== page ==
Medication-Associated Depersonalization Symptoms: Report of Transient Depersonalization Symptoms Induced by Minocycline

Philip R. Cohen, MD

Disclosures

South Med J. 2004;97(1) 

In This Article

Abstract and Introduction

Patients with depersonalization disorder experience episodes in which they have a feeling of detachment from themselves. Symptoms of depersonalization may occur in individuals who have other mental disorders, or who have various medical conditions, or who have taken certain medications. A woman developed depersonalization symptoms after initiation of minocycline therapy. Her symptoms ceased after treatment was stopped and recurred when she restarted the drug. Medications that have been associated with causing symptoms of depersonalization are presented and the postulated pathogenesis by which some of these drugs induced depersonalization symptoms is discussed. Medication-associated depersonalization symptoms typically resolve once the inducing drug has been withdrawn.

Psychiatric syndromes that consist of disruptions of aspects of consciousness, environmental awareness, identity, memory, or motor behavior are classified as dissociative disorders.[1] Depersonalization disorder is a dissociative disorder characterized by persistent or recurrent episodes in which the individual has a feeling of detachment or estrangement from one's self. Although their reality testing remains intact, the person may feel like they are living in a dream or like an automation. Depersonalization disorder cannot be diagnosed if it is part of another psychiatric condition or if it is secondary to a medical disorder or if it is caused by a drug.[1,2,3,4,5,6,7] In contrast, transient depersonalization symptoms may occur in association with several mental disorders, medical conditions, or medications.[1,2,3,4,5,6,7,8,9,10,11,12,13,14,15,16,17,18,19,20,21,22,23,24,25,26,27,28,29,30,31,32,33,34,35,36,37,38,39,40,41,42]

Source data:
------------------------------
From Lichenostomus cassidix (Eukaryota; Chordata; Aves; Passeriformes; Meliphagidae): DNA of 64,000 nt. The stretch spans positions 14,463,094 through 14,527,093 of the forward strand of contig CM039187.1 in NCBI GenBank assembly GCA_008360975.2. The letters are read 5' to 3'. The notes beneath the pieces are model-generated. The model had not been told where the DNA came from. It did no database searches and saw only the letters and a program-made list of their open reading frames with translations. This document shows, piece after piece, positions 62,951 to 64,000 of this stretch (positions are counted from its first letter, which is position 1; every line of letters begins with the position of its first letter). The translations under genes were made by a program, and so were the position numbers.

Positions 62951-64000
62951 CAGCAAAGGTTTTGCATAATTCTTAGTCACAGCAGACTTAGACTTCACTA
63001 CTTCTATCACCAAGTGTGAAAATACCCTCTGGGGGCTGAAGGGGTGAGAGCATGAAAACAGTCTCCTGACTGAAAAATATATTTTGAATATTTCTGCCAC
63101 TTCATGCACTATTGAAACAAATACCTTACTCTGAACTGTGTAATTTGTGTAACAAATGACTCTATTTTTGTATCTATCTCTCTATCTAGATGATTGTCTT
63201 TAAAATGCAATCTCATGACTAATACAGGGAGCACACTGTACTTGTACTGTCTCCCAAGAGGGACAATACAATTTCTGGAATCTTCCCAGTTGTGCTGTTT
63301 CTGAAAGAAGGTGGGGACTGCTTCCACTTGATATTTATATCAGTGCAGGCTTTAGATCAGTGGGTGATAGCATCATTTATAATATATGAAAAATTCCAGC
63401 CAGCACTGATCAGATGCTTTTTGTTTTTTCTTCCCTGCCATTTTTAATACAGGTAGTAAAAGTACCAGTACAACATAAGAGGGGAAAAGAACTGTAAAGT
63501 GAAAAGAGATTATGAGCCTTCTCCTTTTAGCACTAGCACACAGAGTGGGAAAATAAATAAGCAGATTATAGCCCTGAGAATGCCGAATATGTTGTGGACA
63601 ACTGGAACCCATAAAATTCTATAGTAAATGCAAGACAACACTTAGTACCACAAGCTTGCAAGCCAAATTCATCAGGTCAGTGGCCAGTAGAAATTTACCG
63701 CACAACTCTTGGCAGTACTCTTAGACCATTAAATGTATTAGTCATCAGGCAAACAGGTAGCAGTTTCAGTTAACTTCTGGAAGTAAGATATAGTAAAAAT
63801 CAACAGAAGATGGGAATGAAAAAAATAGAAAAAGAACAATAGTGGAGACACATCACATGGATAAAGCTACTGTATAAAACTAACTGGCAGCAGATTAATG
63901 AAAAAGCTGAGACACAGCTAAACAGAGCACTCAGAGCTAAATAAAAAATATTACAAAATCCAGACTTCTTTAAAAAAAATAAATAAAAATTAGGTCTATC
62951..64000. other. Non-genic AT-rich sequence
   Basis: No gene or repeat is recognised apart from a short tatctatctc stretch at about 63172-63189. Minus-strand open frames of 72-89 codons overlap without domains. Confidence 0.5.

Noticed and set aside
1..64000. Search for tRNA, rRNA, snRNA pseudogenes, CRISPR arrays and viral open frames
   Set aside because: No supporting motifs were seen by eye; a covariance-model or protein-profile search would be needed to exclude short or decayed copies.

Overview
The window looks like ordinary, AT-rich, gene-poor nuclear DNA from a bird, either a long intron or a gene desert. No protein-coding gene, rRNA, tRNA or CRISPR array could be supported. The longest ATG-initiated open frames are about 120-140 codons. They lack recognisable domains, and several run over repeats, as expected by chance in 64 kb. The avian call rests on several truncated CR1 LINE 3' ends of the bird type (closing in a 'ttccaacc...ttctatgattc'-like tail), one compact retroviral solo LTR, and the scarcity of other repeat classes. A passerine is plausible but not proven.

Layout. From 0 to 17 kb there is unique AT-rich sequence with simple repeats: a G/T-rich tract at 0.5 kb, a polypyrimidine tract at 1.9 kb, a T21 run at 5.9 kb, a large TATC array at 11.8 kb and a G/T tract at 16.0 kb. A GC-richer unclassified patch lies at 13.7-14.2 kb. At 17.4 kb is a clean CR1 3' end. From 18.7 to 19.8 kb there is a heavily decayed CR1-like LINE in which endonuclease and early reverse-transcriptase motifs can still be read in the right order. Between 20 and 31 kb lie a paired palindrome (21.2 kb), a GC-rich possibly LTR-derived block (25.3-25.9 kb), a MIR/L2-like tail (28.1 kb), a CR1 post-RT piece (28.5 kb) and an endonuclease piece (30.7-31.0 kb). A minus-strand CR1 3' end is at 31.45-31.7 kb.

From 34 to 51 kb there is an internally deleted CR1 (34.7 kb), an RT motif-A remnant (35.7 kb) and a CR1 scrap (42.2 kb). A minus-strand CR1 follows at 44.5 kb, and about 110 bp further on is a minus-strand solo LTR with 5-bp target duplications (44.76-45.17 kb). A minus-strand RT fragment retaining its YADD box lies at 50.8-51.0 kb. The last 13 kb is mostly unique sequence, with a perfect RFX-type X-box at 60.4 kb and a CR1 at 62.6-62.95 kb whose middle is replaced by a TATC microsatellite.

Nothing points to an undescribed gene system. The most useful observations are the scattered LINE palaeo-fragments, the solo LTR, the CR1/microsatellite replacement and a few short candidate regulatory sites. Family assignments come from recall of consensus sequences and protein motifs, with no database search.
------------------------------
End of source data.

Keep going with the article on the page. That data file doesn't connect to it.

Minocycline is a semisynthetic tetracycline derivative that is well absorbed after oral administration.[43,44,45] Since it penetrates well into sebum, secondary to its high lipid solubility, it is commonly used in the treatment of acne vulgaris.[46] The potential profile of minocycline-associated adverse sequelae has been established.[43,44,45,46,47,48,49,50,51] Central nervous system-related side effects that may occur in patients treated with this medication include headaches, light-headedness, pseudotumor cerebri (also referred to as benign intracranial hypertension, which clinically presents with blurred vision and headache), and vestibular disturbances (such as ataxia, vertigo, and dizziness).[43,44,45,46,52,53,54]

A young woman with minocycline-induced transient depersonalization symptoms is described. Her symptoms began after initiating treatment with minocycline, ceased after stopping the medication, and recurred after restarting the drug. Other medications that have been associated with causing symptoms of depersonalization are summarized and some of the postulated mechanisms for the pathogenesis of these drug-related symptoms are discussed.

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